Redefining Patriotism

By Ravenne Reid on October 12, 2017

With the vast majority of people participating in debates about NFL protests and Confederate statues, America is beginning to institute changes that stem from conflicts about what it means to be patriotic.

Undoubtedly, Americans can show devotion to their country by showing reverence to the flag and the National Anthem. But this line of thinking might involve a need to adhere to cultural norms. In which case, die-hard patriots may become resilient to supporting changes that acknowledge the plight of minorities.

In terms of the recent Nation Football League (NFL) protests, which were initiated by quarterback Colin Kaepernick, participants have been ostracized for kneeling during the National Anthem to show their dissent towards the misconducts of police officers against African-Americans.

Some people have argued that the refusal to stand during the Anthem disrespects the veterans who fought for the flag, while others — including some veterans — have contended that soldiers actually fought for the rights that allow these activists to protest. But as a way of appealing to his base, who view the NFL demonstration as a form of disrespect, President Trump called out the football players during an Alabama rally:

Though, in the face of backlash, the protest has spread to other professional as well as high school sports, showing that it has not faltered after the president’s comments. Even recently, Vice President Pence left the football game on Sunday early because he “will not dignify any event that disrespects our soldiers, our flag, and our National Anthem.”

The overall message is overshadowed with misconceptions about what the movement is really about: the players want to address racial injustice in America. There is no attempt on their part to offend our soldiers. In fact, Kaepernick actually got permission from veterans to kneel from former Green Beret and Seattle Seahawks player Nate Boyer, who wrote an open letter to the activist regarding his first choice to sit down during the Anthem.

According to CBS Sports, Boyer stated, “We [sort of] came to a middle ground where he would take a knee alongside his teammates. Soldiers take a knee in front of a fallen brother’s grave, you know, to show respect. When we’re on a patrol, you know, and we go into a security halt, we take a knee, and we pull security.”

While the actions of these protestors are considered un-American, they are not only veteran-approved, but they also draw attention to a racially-charged matter that was being brushed off by the masses. These individuals are actually extremely patriotic because they give new light to a problem that our country needs to fix in order to become better.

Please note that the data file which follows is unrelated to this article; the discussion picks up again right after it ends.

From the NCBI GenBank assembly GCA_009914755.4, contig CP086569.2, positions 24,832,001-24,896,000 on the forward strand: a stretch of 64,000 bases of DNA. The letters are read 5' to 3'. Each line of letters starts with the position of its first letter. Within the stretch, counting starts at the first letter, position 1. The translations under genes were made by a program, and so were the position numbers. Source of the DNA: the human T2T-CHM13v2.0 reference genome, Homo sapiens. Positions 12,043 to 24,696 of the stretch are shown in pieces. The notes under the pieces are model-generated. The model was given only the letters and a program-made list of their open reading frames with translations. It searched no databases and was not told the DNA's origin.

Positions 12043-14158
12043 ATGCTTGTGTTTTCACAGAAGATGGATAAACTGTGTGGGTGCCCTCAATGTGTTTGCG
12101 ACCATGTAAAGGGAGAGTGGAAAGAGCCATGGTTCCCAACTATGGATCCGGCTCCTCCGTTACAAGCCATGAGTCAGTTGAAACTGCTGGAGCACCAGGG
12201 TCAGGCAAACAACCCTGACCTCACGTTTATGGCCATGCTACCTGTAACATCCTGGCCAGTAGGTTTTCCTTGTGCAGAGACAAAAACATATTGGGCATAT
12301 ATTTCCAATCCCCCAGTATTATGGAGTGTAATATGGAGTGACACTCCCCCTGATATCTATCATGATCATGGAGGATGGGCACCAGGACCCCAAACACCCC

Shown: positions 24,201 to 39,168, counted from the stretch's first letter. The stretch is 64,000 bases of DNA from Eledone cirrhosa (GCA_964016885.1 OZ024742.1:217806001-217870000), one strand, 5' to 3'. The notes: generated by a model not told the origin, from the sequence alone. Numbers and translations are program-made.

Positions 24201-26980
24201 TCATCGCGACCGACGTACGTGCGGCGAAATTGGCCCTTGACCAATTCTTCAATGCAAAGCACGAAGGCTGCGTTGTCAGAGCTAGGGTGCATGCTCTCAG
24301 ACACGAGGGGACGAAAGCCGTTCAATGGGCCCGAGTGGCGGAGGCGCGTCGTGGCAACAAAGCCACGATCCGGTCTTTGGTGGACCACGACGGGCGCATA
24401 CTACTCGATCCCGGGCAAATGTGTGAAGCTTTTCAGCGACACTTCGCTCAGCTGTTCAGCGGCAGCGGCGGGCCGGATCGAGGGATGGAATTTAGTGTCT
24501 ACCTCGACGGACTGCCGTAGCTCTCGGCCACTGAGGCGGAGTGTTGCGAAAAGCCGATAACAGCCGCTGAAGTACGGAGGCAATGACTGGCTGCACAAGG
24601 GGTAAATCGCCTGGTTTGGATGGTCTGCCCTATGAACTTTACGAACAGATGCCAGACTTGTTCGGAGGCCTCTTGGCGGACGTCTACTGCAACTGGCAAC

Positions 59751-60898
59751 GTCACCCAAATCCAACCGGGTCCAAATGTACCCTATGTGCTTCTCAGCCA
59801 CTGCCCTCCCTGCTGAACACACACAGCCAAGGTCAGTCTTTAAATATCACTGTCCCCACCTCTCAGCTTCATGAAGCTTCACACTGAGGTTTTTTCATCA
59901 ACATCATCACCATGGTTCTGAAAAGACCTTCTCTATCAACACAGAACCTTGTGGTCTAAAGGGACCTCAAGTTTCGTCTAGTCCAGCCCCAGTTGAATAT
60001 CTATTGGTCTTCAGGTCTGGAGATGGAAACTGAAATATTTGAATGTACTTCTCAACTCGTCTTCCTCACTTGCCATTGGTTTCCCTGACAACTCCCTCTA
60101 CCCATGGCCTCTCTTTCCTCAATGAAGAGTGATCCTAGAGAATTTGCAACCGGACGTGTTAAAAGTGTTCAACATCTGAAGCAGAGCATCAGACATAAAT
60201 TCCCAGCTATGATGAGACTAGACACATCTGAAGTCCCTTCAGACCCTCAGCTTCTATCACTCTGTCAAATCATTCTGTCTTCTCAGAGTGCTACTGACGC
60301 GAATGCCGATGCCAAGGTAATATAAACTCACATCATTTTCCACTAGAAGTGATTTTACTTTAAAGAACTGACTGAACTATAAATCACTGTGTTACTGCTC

By interjecting the issue into America’s most beloved sport, he made even the most indifferent people pay attention and pick a side. For some of those who disagree with Kaepernick, they do not oppose him because they do not understand the main purpose of the movement, but because they are resistant to change. It is a norm to stand while the Anthem is taking place, so when people challenge that, there is an overwhelming need to make people keep this standard in place.

The same can be said about the statues of the Confederate radicals, which have become a topic of conversation ever since the march on Charlottesville sparked the need to take them down. That white supremacist protest cost one woman her life and — as opposed to the National Anthem demonstration — Trump was not as vocal about their actions, having to denounce them multiple times. Although if you compare the “sons of bitches” statement to the “very fine people” remark, some would argue that it did not seem like he did so at all.

Maybe those people were right because the white nationalists made another appearance in the same city on Saturday. Despite the backlash, they came back with a vengeance to continue advocating for the statues of people who represented their views, and more importantly, they promised to be back. To them, there is no point in stopping their movement since American values are “under attack.”

Patriotism can be defined in many ways, but in this case, it is exemplified by this group’s need to take America back to a time period that was much less tolerant than it is now. Meanwhile, the berated group wants to redefine patriotism by calling attention to discrimination that disproportionality affects some Americans more than others. However you define patriotism, remember that America is a country that thrives on progress, and if you are part of that advancement, then you are not staying true to the values of this nation.

Ravenne is a sophomore at CUNY John Jay College of Criminal Justice in New York City, and she currently majors in political science. In addition to that, she also minors in journalism and film studies.

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